Thromb Haemost 2018; 118(04): 745-757
DOI: 10.1055/s-0038-1637735
Blood Cells, Inflammation and Infection
Schattauer GmbH Stuttgart

Secreted Immunomodulatory Proteins of Staphylococcus aureus Activate Platelets and Induce Platelet Aggregation

Ulrike Binsker
1  Department of Molecular Genetics and Infection Biology, Interfaculty Institute for Genetics and Functional Genomics, Center for Functional Genomics of Microbes, University of Greifswald, Greifswald, Germany
,
Raghavendra Palankar
2  Department of Transfusion Medicine, Institute of Immunology and Transfusion Medicine, University Medicine Greifswald, Greifswald, Germany
,
Jan Wesche
2  Department of Transfusion Medicine, Institute of Immunology and Transfusion Medicine, University Medicine Greifswald, Greifswald, Germany
,
Thomas P. Kohler
1  Department of Molecular Genetics and Infection Biology, Interfaculty Institute for Genetics and Functional Genomics, Center for Functional Genomics of Microbes, University of Greifswald, Greifswald, Germany
,
Josephine Prucha
1  Department of Molecular Genetics and Infection Biology, Interfaculty Institute for Genetics and Functional Genomics, Center for Functional Genomics of Microbes, University of Greifswald, Greifswald, Germany
,
Gerhard Burchhardt
1  Department of Molecular Genetics and Infection Biology, Interfaculty Institute for Genetics and Functional Genomics, Center for Functional Genomics of Microbes, University of Greifswald, Greifswald, Germany
,
Manfred Rohde
3  Central Facility for Microscopy, ZEIM, Helmholtz Centre for Infection Research, Braunschweig, Germany
,
Frank Schmidt
4  Department of Functional Genomics, Interfaculty Institute for Genetics and Functional Genomics, Center for Functional Genomics of Microbes, University Medicine Greifswald, Greifswald, Germany
,
Barbara M. Bröker
5  Department of Immunology, Institute of Immunology and Transfusion Medicine, University Medicine Greifswald, Greifswald, Germany
,
Uwe Mamat
6  Division of Cellular Microbiology, Research Center Borstel, Leibniz-Center for Medicine and Biosciences, Borstel, Germany
,
Jan Pané-Farré
7  Department of Microbial Physiology and Molecular Biology, Institute for Microbiology, Center for Functional Genomics of Microbes, University of Greifswald, Greifswald, Germany
,
Anica Graf
7  Department of Microbial Physiology and Molecular Biology, Institute for Microbiology, Center for Functional Genomics of Microbes, University of Greifswald, Greifswald, Germany
,
Patrick Ebner
8  Department of Microbial Genetics, Interfaculty Institute of Microbiology and Infection Medicine, University of Tübingen, Tübingen, Germany
,
Andreas Greinacher
2  Department of Transfusion Medicine, Institute of Immunology and Transfusion Medicine, University Medicine Greifswald, Greifswald, Germany
,
Sven Hammerschmidt
1  Department of Molecular Genetics and Infection Biology, Interfaculty Institute for Genetics and Functional Genomics, Center for Functional Genomics of Microbes, University of Greifswald, Greifswald, Germany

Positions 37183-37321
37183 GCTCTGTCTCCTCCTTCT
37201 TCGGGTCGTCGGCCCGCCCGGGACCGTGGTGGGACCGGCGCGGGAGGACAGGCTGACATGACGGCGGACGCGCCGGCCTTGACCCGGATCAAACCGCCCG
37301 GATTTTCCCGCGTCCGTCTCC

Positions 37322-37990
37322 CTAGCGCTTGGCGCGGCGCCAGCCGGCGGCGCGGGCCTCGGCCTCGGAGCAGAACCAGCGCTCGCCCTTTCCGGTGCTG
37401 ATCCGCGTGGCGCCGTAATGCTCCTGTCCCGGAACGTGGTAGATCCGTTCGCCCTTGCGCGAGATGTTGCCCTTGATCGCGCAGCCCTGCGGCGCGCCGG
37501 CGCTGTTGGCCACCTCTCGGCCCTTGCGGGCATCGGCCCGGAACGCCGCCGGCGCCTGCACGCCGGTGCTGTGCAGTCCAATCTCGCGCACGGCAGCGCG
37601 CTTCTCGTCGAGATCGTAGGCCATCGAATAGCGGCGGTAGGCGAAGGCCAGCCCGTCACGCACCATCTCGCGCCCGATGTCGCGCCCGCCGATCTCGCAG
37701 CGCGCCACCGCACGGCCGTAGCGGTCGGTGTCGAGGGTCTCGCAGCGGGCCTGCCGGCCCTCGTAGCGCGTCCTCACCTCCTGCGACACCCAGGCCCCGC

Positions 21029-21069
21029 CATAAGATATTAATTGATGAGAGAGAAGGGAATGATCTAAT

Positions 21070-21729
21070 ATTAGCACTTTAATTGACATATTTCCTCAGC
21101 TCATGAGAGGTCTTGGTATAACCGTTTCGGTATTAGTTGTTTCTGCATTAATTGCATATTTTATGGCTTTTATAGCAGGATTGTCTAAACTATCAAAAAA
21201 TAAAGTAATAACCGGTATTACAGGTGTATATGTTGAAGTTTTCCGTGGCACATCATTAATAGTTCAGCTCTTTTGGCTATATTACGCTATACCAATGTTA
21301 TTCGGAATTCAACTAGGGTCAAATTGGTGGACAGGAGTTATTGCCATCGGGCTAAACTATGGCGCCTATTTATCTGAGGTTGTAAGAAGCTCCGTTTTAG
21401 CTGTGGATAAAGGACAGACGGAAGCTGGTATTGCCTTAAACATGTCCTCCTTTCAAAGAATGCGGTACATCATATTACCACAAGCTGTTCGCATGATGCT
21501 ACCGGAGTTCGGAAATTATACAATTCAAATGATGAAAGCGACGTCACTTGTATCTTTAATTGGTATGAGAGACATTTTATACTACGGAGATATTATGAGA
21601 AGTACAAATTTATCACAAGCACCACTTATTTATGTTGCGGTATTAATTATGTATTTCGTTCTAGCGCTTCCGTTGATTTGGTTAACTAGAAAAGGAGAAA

› Author Affiliations
Funding This work was supported by a grant from the Deutsche Forschungsgemeinschaft (SFB/TRR34 project C10 to S.H. and A.G., project C4 to B.M.B.). The work was also partially supported by the BMBF/“Unternehmen Region” as part of the ZIK-FunGene.
Further Information

Publication History

05 October 2017

30 January 2018

Publication Date:
19 March 2018 (eFirst)

Abstract

Staphylococcus aureus can cause bloodstream infections associated with infective endocarditis (IE) and disseminated intravascular coagulopathy (DIC). Both complications involve platelets. In view of an increasing number of antibiotic-resistant strains, new approaches to control systemic S. aureus infection are gaining importance. Using a repertoire of 52 recombinant S. aureus proteins in flow cytometry-based platelet activation and aggregation assays, we identified, in addition to the extracellular adherence protein Eap, three secreted staphylococcal proteins as novel platelet activating proteins. Eap and the chemotaxis inhibitory protein of S. aureus (CHIPS), the formyl peptide receptor-like 1 inhibitory protein (FLIPr) and the major autolysin Atl induced P-selectin expression in washed platelets and platelet-rich plasma. Similarly, AtlA, CHIPS and Eap induced platelet aggregation in whole blood. Fluorescence microscopy illustrated that P-selectin expression is associated with calcium mobilization and re-organization of the platelet actin cytoskeleton. Characterization of the functionally active domains of the major autolysin AtlA and Eap indicates that the amidase domain of Atl and the tandem repeats 3 and 4 of Eap are crucial for platelet activation. These results provide new insights in S. aureus protein interactions with platelets and identify secreted proteins as potential treatment targets in case of antibiotic-resistant S. aureus infection.

Supplementary Material